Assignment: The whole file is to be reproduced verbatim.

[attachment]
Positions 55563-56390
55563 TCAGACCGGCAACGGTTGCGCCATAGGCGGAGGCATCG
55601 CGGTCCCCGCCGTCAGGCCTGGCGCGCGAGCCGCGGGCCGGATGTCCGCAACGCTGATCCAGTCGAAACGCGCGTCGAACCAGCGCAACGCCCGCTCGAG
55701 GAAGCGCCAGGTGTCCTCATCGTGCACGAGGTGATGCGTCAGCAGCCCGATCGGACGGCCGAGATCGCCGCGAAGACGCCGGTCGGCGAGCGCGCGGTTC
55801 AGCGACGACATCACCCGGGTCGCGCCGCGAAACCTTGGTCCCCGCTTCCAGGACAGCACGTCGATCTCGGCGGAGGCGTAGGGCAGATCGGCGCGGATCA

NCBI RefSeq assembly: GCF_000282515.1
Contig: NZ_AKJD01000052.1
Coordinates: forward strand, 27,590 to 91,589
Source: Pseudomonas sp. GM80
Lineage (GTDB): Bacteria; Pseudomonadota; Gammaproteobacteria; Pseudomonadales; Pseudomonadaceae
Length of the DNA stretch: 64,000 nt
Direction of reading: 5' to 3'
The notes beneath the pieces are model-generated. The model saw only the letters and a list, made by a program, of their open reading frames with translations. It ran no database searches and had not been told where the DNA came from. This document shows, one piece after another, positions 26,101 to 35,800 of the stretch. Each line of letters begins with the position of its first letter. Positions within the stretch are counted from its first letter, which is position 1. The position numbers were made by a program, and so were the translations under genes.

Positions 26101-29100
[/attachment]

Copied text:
Positions 55563-56390
55563 TCAGACCGGCAACGGTTGCGCCATAGGCGGAGGCATCG
55601 CGGTCCCCGCCGTCAGGCCTGGCGCGCGAGCCGCGGGCCGGATGTCCGCAACGCTGATCCAGTCGAAACGCGCGTCGAACCAGCGCAACGCCCGCTCGAG
55701 GAAGCGCCAGGTGTCCTCATCGTGCACGAGGTGATGCGTCAGCAGCCCGATCGGACGGCCGAGATCGCCGCGAAGACGCCGGTCGGCGAGCGCGCGGTTC
55801 AGCGACGACATCACCCGGGTCGCGCCGCGAAACCTTGGTCCCCGCTTCCAGGACAGCACGTCGATCTCGGCGGAGGCGTAGGGCAGATCGGCGCGGATCA

NCBI RefSeq assembly: GCF_000282515.1
Contig: NZ_AKJD01000052.1
Coordinates: forward strand, 27,590 to 91,589
Source: Pseudomonas sp. GM80
Lineage (GTDB): Bacteria; Pseudomonadota; Gammaproteobacteria; Pseudomonadales; Pseudomonadaceae
Length of the DNA stretch: 64,000 nt
Direction of reading: 5' to 3'
The notes beneath the pieces are model-generated. The model saw only the letters and a list, made by a program, of their open reading frames with translations. It ran no database searches and had not been told where the DNA came from. This document shows, one piece after another, positions 26,101 to 35,800 of the stretch. Each line of letters begins with the position of its first letter. Positions within the stretch are counted from its first letter, which is position 1. The position numbers were made by a program, and so were the translations under genes.

Positions 26101-29100